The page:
Like the woman who inspired their creation, Runaway Bride bobblehead dolls disappeared quickly during a sports promotion in her hometown.

The dolls, given to the first 1,000 people through the doors at the Gwinnett Gladiators ice hockey game Sunday, were gone in about 10 minutes.

People lined up more than three hours before the gates opened.

The minor league ECHL team named the trinket the "Runaway Bride Any Similarity to Actual Persons is Unintended and Purely Coincidental" Bobblehead Doll.

The bobblehead features a generic woman's face, with a veil over her head, a sweat shirt that says "I [heart] Duluth," a pair of running shoes labeled "Adios" instead of Adidas and a picture of the state of Georgia on the back.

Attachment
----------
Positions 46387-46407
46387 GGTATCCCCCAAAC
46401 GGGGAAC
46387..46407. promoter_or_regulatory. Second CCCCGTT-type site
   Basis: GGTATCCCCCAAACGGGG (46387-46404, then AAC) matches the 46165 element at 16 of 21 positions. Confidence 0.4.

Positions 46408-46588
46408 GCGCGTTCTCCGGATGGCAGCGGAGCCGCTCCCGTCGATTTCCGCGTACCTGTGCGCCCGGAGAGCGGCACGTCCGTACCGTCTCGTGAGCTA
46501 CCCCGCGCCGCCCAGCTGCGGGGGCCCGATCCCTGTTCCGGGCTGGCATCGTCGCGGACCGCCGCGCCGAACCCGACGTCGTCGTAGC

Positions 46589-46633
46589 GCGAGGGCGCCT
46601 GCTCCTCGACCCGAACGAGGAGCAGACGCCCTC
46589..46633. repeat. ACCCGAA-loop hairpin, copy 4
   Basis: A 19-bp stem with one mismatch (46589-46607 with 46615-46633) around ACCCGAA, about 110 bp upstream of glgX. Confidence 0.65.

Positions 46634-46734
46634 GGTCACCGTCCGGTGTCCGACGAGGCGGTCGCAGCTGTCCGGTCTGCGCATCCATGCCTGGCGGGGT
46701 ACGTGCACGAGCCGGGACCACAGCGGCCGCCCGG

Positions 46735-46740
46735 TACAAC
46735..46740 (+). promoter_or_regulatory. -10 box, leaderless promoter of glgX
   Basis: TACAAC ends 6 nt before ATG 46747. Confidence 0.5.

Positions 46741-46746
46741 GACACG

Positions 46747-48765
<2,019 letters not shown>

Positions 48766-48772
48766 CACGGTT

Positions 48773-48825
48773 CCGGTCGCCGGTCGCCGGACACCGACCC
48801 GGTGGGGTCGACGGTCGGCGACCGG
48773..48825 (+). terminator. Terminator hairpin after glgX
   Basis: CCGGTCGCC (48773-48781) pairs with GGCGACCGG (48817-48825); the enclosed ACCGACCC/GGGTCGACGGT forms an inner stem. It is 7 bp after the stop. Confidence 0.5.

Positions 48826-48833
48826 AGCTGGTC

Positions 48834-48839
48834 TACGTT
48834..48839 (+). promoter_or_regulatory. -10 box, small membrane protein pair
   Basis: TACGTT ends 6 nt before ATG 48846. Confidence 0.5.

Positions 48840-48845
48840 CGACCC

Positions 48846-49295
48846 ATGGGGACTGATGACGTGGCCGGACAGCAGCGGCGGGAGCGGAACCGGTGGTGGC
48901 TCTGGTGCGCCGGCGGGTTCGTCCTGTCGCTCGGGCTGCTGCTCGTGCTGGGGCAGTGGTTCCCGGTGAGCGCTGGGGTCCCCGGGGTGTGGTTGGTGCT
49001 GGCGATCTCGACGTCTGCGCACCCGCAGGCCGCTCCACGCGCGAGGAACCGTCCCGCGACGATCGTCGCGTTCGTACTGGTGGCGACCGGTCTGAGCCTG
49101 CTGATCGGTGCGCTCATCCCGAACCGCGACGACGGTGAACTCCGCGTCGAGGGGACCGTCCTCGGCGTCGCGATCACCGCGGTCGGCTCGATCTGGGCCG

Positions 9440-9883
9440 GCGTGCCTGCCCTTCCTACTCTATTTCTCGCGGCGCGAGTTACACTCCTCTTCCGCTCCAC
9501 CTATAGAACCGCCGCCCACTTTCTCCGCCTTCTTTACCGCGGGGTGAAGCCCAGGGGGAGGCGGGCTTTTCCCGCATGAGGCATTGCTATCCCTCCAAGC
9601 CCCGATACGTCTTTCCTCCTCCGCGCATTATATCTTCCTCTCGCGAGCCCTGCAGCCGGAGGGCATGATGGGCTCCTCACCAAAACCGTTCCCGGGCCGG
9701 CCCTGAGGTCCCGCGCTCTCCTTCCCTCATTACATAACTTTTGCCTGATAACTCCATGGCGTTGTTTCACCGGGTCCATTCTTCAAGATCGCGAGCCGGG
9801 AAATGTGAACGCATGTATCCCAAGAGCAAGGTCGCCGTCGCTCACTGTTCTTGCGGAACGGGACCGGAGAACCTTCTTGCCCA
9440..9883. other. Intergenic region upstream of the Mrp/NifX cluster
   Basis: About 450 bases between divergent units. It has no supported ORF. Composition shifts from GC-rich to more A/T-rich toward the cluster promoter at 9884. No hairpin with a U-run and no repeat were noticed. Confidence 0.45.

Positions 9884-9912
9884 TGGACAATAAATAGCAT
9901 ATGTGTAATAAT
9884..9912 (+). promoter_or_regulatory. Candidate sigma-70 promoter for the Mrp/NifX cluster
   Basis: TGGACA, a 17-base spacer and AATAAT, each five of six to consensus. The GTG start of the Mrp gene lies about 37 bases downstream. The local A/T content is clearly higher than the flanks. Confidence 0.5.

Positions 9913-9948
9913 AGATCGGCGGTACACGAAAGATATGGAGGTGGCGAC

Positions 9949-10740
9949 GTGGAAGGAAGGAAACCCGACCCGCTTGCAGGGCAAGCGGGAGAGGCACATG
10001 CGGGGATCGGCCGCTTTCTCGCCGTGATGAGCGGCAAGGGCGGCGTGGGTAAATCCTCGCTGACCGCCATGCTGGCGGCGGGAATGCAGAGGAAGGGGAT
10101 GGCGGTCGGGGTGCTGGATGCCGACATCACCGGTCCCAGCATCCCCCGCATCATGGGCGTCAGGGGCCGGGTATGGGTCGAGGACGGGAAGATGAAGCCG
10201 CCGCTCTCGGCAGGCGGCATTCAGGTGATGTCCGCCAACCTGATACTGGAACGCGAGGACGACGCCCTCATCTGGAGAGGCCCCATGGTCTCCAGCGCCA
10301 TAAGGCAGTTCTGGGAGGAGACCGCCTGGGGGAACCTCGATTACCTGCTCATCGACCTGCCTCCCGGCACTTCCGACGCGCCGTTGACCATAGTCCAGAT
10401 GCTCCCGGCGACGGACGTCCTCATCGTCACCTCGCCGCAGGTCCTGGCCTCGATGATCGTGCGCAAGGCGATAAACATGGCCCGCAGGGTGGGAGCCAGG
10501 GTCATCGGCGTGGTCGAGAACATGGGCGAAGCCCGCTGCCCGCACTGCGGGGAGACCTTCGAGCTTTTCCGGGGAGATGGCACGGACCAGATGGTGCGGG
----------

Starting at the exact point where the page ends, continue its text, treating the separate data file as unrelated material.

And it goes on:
Duluth resident Jennifer Wilbanks' disappearance last April, just days before her scheduled 600-guest wedding, prompted a national search. She turned up in Albuquerque, N.M., claiming to have been abducted and raped. Relief quickly turned to confusion and anger among some when Wilbanks recanted her story, saying she fled because of "certain fears" controlling her life.

Wilbanks was ordered to perform community service for lying to police.